This story featured the Second Doctor (as played by Patrick Troughton), Jaime McCrimmon – the Scottish Highlander, and Victoria Waterfield. The TARDIS doesn’t exactly crash, but it has a rough landing on what soon turns out to be Vortis – the Web Planet, home of the Menoptera and the Zarbi, previously visited by the First Doctor (in the aired story, “The Web Planet”). It’s hundred years since the Doctor’s last visit, but the Menoptera need the Doctor’s help again.

The Rhumon Empire is in the midst of a Civil War between Royalists and Republicans – and both sides have landed on Vortis, given the planet their own name, and declared it claimed for their own side in the war. Both sides fight each other, fight the elements of the planet itself, and fight any Menoptera who get in the way. The Royalists take Menoptera as slaves – but the Republicans kidnap them as well.

Lord Kai Shallvar leads the Royalists, he’s served by his loyal servant, Cansonn, and annoyed by the High Priest Li Modeenus. Besides absolute loyalty to their King and the aristocracy – the Royalists are also expected to be blindly loyal to the religion of the One True God – the Sun God. Though Shallvar rules his men and women, Modeenus has power to manipulate Shallvar, because he represents the State Religion, and on the Royalist side of the War – no other beliefs are tolerated other than the State Religion. Modeenus even has a computer-like device to test one’s belief.

The Republicans believe that for all to be Equal, all must be the same. They have no religion – and punish any belief in the supernatural or superstition severely. On the planet, they are led by Captain-Commander Draga-three, who must obey the rules set by her political officer, Nevon-two. The Republicans do not even use family names, only numbers. They’re basically a thinly-veiled analogy of Communists.

The Doctor, Victoria, and Jaime, quickly get involved – being split up, reunited, and split-up again – thus allowing them and the readers to learn about and become involved with the three groups in conflict on the planet. However, just as the Doctor attempts to organize some sort of rapprochement between the groups – a new problem arises, an Old One – left over from the Animus that the First Doctor and his companions defeated. Before long, The Doctor, his companions, the Menoptrea, the Royalists and the Republicans are fighting together to defeat something that looks like it escaped from a HP Lovecraft novel. And they are losing.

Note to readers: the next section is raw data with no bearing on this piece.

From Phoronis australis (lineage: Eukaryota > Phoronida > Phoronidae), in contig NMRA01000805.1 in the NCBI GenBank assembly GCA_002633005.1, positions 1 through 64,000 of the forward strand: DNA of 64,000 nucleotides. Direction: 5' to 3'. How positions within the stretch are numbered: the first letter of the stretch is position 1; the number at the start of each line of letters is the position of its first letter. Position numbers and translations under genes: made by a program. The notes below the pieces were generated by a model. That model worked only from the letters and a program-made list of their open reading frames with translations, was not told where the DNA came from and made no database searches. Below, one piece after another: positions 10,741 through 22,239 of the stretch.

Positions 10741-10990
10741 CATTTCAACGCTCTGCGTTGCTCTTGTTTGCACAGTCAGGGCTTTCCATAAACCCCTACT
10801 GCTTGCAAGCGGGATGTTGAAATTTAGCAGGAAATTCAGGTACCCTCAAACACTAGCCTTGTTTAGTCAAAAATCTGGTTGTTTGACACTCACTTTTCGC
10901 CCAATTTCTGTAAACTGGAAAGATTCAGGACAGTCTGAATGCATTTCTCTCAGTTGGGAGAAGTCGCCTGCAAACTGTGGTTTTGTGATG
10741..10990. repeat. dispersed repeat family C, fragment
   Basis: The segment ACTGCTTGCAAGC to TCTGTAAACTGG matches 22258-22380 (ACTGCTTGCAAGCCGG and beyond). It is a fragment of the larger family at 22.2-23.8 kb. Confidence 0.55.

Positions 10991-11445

The Doctor comes up with a final desperate plan – to take one of the missiles (bombs) offered by the Republicans and dematerialize with it abroad the TARDIS, rematerialize within the Old One’s shields, drop the bomb out the TARDIS door, then dematerialize again.

I won’t spoil the ending – but it’s a fine romp.

I really did enjoy this novel – lots of political intrigue, the Doctor and Victoria and Jaime all teaching the Republicans and Royalists not merely that they are wrong, but that they should just leave the Menoptera alone, to run their planet as they see fit (a hint of anti-Colonialism there). By the end, everyone is working together in the short term, though the Royalist and Republicans agree to leave the planet alone. The Xeno-biology of the Menoptera is fascinating (yes, these are good aliens – as are the Rhumons, at heart). The title of the novel does, eventually, make sense – and is a whole third storyline that’s too involved to discuss here (as well as spoiling the end.)

The original characters were extremely well-drawn, and I liked the detail and background given to Jaime and Victoria.

Recommended to Doctor Who fans, and general SF fans alike.

Book Review – Doctor Who: The Dark Path

  • Title: The Dark Path
  • Series: Virgin Publishing Missing Doctor Adventures
  • Author: David A. McIntee
  • Characters:  Second Doctor, Jaime, Victoria
  • Date Reviewed on GoodReads: 9/30/2013

The Dark Path is part of the now out-of-print Virgin Publishing Doctor Who The Missing Adventures, which was a series of original novels featuring Doctors 1-6 of the classic BBC television series Doctor Who. They were published at the same time as Virgin’s The New Adventures series, featuring original adventures of the Seventh Doctor, set after the televised story, “Survival”.